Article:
Nintendo answers fans’ petition to include Robin Williams in the next Legend of Zelda game

After Robin Williams passed away, a petition surfaced online, asking Nintendo to include Robin Williams as an NPC in the new Legend of Zelda game. To date, the petition has gained approximately 109.000 supporters, nearly three times the number of needed signatures.

As a response to the fan-issued petition, Nintendo has released a statement today: “Robin Williams was loved at Nintendo. Our hearts go out to his entire family, and especially to Zelda Williams who we’ve worked with multiple times. We appreciate the outpouring of support from the gaming community, and hear the request of fans to honor him in a future game. We will not be discussing what might be possible for future games during this difficult time, but we will hold our memories of Robin close.

Through this statement, although they don’t promise anything, the people at Nintendo show their appreciation for the actor and acknowledge the gaming community’s wish. Williams was an avid gamer and a fan of “Legend of Zelda” since 1987.  He liked the game so much as to name his daughter after the titular character. In November 2011, subscribers to Nintendo emails received an email of her and her father playing The Legend of Zelda: Skyward Sword”  for the Wii console. Recently, Robin and Zelda have worked on a series of ads for “Ocarina of Time 3D”.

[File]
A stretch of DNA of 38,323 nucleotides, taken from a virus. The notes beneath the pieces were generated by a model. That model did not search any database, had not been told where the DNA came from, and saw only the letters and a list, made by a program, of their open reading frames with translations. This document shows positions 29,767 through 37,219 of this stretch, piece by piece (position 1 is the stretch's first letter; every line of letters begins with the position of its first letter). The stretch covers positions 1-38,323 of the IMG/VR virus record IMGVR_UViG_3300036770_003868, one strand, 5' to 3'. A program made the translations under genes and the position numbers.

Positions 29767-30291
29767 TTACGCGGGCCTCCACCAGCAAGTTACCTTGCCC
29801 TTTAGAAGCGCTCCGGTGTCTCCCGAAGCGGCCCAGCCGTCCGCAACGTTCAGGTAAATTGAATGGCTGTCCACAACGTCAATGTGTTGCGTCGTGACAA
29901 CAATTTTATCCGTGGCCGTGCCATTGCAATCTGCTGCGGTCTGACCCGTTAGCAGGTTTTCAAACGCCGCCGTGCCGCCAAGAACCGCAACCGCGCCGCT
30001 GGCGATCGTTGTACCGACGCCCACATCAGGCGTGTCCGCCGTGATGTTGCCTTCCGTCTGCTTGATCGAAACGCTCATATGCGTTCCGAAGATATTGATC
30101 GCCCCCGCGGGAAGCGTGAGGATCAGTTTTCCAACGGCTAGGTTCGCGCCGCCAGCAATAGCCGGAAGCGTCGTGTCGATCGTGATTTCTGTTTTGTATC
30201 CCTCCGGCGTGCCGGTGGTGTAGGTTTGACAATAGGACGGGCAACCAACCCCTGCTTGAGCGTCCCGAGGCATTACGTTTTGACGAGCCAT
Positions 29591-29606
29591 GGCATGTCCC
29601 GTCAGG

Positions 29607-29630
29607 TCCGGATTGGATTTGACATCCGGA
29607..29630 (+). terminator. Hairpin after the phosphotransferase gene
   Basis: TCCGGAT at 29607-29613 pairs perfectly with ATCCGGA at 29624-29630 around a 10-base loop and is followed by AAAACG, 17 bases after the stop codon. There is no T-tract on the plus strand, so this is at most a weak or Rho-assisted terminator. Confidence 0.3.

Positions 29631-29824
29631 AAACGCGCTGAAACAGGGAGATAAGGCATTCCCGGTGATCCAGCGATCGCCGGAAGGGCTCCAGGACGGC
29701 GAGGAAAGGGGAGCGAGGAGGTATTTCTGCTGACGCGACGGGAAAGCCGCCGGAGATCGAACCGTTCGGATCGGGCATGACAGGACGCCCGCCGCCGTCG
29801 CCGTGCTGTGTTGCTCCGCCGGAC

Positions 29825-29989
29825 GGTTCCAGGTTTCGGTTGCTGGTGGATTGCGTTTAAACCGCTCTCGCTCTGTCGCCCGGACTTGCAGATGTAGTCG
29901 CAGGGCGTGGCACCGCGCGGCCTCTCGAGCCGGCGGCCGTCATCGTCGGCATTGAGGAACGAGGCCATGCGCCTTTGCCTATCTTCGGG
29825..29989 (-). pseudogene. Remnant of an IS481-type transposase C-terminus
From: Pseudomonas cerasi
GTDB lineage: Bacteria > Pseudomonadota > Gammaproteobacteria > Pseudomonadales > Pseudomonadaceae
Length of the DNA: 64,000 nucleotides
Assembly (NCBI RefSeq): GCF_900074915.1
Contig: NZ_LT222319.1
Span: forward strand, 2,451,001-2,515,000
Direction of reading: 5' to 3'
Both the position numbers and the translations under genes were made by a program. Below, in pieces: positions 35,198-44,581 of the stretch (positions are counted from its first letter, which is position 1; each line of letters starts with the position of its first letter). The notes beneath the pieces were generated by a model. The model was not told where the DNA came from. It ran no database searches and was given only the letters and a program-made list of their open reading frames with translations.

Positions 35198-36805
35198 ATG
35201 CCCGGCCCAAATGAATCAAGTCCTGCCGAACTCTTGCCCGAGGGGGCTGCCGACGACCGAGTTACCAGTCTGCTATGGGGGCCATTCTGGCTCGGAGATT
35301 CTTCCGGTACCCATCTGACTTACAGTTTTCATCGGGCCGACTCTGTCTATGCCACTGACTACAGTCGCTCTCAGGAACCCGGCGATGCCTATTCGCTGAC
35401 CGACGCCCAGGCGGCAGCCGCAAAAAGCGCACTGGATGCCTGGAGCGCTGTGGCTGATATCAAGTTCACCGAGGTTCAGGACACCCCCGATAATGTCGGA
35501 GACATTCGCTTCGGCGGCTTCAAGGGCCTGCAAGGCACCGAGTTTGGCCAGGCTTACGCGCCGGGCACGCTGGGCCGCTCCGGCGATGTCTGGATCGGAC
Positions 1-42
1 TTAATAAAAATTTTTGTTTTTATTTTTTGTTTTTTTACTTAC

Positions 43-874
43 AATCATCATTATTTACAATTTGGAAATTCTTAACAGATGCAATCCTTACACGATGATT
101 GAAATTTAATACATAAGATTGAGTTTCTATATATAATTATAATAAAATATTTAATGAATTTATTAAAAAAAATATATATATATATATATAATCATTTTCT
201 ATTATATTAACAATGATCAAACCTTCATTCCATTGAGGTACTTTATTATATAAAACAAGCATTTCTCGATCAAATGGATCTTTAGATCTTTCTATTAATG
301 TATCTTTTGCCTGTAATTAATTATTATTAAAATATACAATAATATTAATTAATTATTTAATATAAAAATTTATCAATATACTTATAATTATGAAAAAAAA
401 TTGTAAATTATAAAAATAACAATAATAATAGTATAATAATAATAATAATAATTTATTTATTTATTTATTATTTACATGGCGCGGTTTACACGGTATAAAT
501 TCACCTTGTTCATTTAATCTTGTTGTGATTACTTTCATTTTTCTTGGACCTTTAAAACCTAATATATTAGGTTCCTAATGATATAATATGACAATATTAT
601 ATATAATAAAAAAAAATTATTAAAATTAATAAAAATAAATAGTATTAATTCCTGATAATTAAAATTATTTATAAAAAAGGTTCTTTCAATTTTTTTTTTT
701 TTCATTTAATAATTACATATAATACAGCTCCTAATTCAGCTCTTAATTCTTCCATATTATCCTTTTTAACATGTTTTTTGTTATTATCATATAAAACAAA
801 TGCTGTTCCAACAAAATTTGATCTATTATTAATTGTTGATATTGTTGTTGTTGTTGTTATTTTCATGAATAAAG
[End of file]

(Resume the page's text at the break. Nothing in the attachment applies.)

In addition to this statement, a Nintendo spokesman from the Tokyo branch said that “nothing has been decided, but we won’t rule out the request”. This means that Nintendo is probably considering it and that Robin Williams might make an appearance in Hyrule in the next installment. If he appears in the next Legend of Zelda game, this would be the second game that pays homage to Williams. Last week, Blizzard announced that he will appear as an NPC in their popular MMORPG, “World of Warcraft”. Robin Williams died last week, at the age of 63, by committing suicide after a long battle with depression. The comedian is also told to have suffered of Parkinson’s disease.